Apple CEO Tim Cook sat down with NBC's Lester Holt on tonight's NBC Nightly News broadcast, where he spoke about Russian interference in the 2016 presidential election, the need for tax reform in the United States, and more.
As was shared in a clip of the interview earlier today
, Cook commented on Russia's use of social media to interfere with the 2016 election and the congressional hearings executives from Facebook, Twitter, and Google have been attending to discuss the role Russia might have played. Cook said he believes the social networks in question have been learning "along the way a lot" and that fake news is a major issue.
I think they learned along the way a lot. And you know, it's best to ask them if they should have projected it or not. I don't believe that the big issue are ads from foreign government. I believe that's like .1 percent of the issue.
The bigger issue is that some of these tools are used to divide people, to manipulate people, to get fake news to people in broad numbers, and so, to influence their thinking. And this, to me, is the No. 1 through 10 issue.
Cook went on to say that we'll likely learn a lot more in the hearings in regard to the particulars of what went on, and he said companies have a responsibility to make sure technology is "good." "I do think that technology itself doesn't want to be good," he said. "It doesn't want to be anything. It's up to the creator of the technology and the user of the technology to make it good."
Cook also spoke on tax reform. Corporate tax rates, he says, "should have been fixed years ago." "Let's get it done now," he added.
I believe that tax reform is sorely needed in this country. We don't focus on the individual side, but for corporations, we think we have a pretty deep perspective on this. The biggest issue with corporations in this country is that if you earn money outside of the United States, which most companies increasingly will, the only way that you can bring it into the US and invest is if you pay 40 percent. And this is kind of a crazy thing to do. So what do people do? They don't bring it to the United States.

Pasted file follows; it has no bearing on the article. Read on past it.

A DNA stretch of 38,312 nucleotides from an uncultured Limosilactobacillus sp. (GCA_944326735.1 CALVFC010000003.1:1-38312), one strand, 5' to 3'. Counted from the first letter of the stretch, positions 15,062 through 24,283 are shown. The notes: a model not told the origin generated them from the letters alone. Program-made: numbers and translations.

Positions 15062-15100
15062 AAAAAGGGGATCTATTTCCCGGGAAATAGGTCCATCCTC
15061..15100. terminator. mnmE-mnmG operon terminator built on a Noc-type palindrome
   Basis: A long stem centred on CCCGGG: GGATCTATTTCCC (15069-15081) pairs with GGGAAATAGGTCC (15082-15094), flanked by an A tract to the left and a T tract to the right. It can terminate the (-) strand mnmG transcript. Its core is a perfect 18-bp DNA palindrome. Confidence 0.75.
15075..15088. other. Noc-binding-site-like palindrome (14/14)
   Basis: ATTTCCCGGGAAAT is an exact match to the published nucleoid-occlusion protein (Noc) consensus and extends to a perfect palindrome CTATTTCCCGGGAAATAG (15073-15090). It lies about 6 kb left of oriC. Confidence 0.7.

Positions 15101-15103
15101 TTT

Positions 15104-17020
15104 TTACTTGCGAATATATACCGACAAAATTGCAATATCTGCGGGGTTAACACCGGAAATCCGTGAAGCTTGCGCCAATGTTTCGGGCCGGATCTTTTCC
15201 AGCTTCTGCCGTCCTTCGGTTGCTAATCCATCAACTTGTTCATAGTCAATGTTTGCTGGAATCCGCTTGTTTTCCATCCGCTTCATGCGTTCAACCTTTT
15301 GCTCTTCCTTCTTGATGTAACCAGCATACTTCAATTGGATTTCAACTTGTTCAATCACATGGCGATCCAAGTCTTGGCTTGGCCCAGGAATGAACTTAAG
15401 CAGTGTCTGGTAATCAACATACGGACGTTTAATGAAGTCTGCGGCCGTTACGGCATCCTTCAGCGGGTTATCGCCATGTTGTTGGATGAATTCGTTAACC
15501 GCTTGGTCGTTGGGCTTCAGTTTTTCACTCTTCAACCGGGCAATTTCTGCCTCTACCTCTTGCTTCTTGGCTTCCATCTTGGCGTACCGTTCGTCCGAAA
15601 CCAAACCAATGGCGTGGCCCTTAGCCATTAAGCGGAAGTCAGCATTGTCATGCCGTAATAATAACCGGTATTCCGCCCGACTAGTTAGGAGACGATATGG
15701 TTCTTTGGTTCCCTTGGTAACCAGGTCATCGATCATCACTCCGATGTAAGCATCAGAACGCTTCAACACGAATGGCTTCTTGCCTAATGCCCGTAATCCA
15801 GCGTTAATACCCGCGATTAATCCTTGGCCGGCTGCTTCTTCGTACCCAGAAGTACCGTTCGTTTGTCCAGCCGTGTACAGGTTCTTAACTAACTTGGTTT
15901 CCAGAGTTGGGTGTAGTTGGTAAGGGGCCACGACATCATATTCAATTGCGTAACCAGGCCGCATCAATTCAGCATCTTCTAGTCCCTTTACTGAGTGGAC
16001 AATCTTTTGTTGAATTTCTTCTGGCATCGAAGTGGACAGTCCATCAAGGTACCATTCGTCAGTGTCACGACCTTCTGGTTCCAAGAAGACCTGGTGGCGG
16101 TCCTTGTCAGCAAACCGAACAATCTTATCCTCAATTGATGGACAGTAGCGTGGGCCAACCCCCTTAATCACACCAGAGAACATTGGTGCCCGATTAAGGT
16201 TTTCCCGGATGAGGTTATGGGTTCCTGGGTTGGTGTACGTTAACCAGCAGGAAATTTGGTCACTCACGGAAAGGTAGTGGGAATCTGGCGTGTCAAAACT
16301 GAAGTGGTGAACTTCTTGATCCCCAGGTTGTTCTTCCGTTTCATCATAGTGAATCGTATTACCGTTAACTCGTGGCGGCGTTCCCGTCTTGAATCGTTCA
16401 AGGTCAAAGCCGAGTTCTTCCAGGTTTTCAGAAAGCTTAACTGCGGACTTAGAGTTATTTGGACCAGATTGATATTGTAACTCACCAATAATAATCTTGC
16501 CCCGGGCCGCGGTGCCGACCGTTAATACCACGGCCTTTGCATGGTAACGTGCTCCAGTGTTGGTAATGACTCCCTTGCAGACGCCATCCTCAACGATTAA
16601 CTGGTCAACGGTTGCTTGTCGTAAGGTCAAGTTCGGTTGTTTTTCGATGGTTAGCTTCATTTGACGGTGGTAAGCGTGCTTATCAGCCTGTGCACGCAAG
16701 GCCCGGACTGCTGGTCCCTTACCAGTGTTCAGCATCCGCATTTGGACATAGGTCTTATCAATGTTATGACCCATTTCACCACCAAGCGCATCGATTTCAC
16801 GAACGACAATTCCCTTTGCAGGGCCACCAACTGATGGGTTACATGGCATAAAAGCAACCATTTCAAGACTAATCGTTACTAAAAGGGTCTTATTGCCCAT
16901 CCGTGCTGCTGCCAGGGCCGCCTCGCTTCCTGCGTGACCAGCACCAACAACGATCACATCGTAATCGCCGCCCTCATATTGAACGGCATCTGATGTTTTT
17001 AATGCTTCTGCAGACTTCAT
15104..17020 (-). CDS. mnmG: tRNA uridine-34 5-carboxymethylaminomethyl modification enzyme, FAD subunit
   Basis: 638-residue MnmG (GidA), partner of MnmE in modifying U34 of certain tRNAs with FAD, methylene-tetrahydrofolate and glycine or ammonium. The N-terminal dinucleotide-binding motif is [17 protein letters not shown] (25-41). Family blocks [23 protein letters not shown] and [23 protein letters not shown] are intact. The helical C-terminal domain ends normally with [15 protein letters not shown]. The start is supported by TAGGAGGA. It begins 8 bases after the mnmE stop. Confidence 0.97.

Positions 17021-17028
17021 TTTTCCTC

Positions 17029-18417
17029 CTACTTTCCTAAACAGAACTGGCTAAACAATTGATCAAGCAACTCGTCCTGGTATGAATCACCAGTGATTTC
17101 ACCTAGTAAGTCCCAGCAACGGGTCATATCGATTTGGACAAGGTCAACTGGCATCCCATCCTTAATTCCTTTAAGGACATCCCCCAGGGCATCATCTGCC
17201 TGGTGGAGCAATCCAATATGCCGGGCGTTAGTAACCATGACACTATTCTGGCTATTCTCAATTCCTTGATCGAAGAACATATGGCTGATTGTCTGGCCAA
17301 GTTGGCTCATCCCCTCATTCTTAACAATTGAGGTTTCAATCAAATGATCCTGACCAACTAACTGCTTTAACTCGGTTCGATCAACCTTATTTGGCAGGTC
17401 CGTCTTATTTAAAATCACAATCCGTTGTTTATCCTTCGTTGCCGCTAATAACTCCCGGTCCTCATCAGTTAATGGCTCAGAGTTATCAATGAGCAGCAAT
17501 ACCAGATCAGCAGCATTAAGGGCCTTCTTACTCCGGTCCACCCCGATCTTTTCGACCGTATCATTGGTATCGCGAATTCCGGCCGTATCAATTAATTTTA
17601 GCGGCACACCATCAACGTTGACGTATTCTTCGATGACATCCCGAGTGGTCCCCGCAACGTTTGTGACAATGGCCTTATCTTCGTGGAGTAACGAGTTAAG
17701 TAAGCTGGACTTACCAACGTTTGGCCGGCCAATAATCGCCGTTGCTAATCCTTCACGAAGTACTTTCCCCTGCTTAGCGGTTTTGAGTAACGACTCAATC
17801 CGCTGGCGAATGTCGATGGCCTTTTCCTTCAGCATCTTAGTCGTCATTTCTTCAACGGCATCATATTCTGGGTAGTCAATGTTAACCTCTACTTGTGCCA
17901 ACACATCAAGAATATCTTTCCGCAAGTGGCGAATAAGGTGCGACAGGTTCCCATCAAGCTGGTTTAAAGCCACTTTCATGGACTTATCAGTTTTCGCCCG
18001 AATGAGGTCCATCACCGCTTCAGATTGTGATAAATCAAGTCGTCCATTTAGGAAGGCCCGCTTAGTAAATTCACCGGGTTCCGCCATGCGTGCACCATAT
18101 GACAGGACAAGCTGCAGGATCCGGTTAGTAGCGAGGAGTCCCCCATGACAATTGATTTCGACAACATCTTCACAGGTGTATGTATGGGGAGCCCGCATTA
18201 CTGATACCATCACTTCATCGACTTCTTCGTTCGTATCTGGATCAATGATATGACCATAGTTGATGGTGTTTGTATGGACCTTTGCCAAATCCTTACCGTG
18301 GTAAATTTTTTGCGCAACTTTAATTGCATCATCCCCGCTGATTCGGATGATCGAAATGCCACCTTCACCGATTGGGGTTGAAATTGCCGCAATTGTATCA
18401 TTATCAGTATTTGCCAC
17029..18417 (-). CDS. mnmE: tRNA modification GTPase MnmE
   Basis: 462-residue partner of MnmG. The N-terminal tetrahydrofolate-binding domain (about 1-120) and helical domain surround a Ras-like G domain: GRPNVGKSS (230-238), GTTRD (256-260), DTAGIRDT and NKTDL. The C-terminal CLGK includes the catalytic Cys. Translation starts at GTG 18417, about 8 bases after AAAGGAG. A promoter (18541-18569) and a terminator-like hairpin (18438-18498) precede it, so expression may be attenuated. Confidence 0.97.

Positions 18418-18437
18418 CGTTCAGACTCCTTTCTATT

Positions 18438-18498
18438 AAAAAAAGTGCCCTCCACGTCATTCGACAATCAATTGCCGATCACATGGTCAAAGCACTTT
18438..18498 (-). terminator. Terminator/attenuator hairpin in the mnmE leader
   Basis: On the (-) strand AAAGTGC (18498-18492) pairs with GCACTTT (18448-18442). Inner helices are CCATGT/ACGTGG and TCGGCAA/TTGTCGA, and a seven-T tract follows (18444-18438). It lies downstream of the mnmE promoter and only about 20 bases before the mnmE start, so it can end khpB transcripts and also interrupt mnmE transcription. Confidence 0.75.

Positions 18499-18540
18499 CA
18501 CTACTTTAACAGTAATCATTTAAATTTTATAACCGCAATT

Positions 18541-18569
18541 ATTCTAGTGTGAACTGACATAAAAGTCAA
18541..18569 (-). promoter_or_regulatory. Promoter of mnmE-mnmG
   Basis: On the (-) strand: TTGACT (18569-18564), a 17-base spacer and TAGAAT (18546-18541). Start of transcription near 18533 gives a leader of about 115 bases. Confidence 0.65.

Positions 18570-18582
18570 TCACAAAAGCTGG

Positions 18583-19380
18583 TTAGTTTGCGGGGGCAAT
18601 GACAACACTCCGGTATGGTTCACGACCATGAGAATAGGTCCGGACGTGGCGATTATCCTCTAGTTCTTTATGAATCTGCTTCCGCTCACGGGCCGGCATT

During the interview, which took place on Apple's campus, Cook showed Holt an iPhone X and explained Face ID features and security, topics Apple has covered multiple times in past executive interviews
and through a detailed Face ID support document
All Face ID data is stored on device, not on Apple's servers, Cook reiterated. "We don't have it intentionally because it's yours," he said. As he has done many times in the past, Cook also highlighted Apple's focus on privacy
and said that if he had to re-do the legal controversy with the FBI over San Bernardino, he'd "make the same decision today."
On the topic of selling user data, Cook said that's not something Apple does.
It's something that we don't do because you are not our product. We take a very pro-privacy view. Apple doesn't know what the content of your messages are. We encrypt FaceTime end-to-end. We don't know what you're saying. And we think that's the way people would expect.
A final topic of discussion covered the evolution of the iPhone over the course of the last 10 years and whether it's reached where Steve Jobs had envisioned it would go.
"You know, we knew from the launch it was going to change the world. But frankly, it's gone far beyond what we would have dreamed," Cook said.
NBC Nightly News hasn't yet shared the full video of Cook's interview, but it should be available soon on the NBC website
and will include his full commentary on a range of issues.
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